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Okay, so your task was to take this time in seconds, and convert that to

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a formatted string that showed those seconds in hours, minutes, and seconds.

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Now this is a bit tricky, but it all involves operators and

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the correct precedents.

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So first, we need to get the hours value out of this time component.

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And the way we do that is by dividing the total time by the number

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of seconds in an hour, so 3,600.

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Because this is an integer value when we do this division, even though we get

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a decimal value because it doesn't evenly divide here, at least in this case,

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the compiler, Swift, just gets rid of all the values after the decimal point.

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So we know that we have 664 hours with some amount of

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time remaining when we divide by the number of seconds.

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So that's how we got the hours component out.

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For the minutes, this is the trickiest part.

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For the minutes, we first want to see, once we figure out how many seconds there

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are or how many hours there are in this total value, what time is remaining?

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So essentially over here, when the decimal values got cut off,

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what were those decimal values, and how many seconds were those?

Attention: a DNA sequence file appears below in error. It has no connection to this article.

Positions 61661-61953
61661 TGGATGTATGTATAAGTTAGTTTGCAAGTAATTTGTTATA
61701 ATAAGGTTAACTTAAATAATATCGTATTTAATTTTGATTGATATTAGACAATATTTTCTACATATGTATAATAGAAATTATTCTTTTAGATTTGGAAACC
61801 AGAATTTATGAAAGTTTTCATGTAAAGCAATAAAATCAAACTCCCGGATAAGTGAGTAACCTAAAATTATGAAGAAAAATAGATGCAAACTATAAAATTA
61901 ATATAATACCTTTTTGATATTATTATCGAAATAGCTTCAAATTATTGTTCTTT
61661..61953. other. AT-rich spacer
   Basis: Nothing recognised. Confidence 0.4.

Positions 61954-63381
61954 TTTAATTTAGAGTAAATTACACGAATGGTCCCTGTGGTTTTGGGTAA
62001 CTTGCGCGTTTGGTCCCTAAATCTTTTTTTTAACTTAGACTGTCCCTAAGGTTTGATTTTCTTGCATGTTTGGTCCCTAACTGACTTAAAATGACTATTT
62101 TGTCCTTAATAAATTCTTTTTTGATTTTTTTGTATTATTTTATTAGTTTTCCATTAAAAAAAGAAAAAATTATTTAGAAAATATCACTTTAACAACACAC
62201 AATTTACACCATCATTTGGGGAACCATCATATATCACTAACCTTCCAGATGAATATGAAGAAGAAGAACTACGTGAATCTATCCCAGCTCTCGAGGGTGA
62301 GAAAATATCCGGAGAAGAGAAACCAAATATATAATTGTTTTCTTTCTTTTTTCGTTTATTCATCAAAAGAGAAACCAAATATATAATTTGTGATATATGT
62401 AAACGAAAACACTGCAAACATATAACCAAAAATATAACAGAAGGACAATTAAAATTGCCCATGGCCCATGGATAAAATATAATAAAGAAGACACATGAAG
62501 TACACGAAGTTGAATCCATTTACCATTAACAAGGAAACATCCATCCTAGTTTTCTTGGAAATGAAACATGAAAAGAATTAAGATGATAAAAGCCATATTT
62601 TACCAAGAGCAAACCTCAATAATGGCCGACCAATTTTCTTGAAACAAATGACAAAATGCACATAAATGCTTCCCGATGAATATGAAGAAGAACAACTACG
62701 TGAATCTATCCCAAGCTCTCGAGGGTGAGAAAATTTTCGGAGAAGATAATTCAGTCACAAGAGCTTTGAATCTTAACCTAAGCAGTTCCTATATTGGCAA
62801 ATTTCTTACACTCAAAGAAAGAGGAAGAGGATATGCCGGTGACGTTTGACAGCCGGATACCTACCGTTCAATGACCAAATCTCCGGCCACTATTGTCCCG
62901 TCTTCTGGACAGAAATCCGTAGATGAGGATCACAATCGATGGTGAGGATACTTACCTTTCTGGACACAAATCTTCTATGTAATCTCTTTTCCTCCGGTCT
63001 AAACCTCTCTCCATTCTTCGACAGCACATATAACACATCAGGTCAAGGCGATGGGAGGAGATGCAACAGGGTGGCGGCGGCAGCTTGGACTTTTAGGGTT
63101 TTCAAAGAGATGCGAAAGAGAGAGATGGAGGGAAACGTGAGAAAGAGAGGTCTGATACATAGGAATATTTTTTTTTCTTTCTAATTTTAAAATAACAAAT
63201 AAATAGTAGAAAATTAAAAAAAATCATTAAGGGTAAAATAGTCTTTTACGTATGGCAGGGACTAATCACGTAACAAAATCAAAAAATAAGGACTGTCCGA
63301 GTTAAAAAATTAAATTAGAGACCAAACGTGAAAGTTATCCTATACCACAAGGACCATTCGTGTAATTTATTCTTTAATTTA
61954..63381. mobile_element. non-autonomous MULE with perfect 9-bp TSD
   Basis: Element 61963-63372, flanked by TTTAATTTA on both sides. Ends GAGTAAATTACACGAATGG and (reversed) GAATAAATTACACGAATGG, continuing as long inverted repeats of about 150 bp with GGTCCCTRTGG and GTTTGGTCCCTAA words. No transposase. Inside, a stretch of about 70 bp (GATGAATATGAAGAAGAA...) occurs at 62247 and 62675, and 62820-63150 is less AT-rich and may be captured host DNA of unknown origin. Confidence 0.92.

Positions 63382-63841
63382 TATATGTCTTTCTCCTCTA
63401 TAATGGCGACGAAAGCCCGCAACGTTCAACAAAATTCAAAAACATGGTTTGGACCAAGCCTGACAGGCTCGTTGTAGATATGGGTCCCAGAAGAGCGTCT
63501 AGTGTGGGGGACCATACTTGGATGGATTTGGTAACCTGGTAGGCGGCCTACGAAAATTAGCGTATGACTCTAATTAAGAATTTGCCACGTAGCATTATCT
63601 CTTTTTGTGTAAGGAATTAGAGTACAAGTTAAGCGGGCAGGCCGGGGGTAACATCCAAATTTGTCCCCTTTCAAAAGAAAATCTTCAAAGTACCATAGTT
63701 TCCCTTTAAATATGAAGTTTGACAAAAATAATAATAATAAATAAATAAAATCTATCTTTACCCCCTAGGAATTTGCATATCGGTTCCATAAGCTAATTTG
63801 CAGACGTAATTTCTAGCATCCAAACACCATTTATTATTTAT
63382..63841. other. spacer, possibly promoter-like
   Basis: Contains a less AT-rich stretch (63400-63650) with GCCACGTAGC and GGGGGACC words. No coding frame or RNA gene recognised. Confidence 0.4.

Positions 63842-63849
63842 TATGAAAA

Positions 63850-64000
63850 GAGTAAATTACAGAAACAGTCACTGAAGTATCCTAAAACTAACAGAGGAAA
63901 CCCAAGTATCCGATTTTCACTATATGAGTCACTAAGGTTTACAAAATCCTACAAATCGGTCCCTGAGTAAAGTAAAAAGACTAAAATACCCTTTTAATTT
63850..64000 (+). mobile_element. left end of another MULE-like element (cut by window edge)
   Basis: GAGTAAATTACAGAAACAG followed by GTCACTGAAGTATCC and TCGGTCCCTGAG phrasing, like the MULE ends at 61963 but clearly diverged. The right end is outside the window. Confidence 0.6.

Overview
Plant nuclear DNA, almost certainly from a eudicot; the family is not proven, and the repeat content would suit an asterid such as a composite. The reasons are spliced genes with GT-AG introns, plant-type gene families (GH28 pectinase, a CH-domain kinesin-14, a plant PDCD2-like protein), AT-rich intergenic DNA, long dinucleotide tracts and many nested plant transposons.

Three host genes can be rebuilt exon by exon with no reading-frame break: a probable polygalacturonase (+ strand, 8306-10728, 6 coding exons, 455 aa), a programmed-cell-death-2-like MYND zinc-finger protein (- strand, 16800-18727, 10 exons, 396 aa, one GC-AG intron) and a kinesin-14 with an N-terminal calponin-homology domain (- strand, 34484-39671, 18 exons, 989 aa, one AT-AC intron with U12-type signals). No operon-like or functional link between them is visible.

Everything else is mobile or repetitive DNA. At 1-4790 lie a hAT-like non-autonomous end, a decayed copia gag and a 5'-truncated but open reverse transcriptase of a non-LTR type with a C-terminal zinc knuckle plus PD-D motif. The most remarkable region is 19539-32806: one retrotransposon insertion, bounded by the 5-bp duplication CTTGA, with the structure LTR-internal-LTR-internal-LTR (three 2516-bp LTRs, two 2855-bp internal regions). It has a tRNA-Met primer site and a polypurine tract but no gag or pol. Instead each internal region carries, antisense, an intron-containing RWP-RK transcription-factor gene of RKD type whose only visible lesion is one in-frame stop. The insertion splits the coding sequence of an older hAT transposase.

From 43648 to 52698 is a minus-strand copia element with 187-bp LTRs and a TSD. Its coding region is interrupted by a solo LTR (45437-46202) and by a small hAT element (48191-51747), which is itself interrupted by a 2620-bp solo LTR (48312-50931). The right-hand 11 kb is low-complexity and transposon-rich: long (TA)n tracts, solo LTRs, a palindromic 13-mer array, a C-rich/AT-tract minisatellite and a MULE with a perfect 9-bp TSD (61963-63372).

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And we can do that easily by using the modular operator.

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So when we do time % 3600, that operation defines how many

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3600s are there In the total time, and then gives us the remainder.

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So that remainder is the amount of seconds left after we deduct the hours component.

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Once we do that, we want it in minutes, so

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we simply divide it by 60 to get it in minutes which is 5.

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And then those are even number of minutes, because again,

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here it's going to discard the remainder because this is an integer division.

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So finally, to get any remaining seconds value, we do time.

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And then using the percent sign, we get the remainder of finding out how many

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seconds are there in this complete time component.

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And when we do that we get 24.

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So if I were to bring a calculator, or let me just write it out here, so

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if I were to do, you'll see that in our printed string,

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it says this is 664 hours, 5 minutes, 24 seconds.

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And we did that final part pretty easily using string interpolation.

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But if I were to do, for example, 664,

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that's hours, so in minutes, and then in seconds.

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To that we'll add 5 minutes in seconds and then 24 seconds.

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And you'll see that the final value is exactly

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the same as the value we started out with.

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So keep this formula in mind because this is something you'll be doing fairly

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often, okay?

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On to the next exercise.
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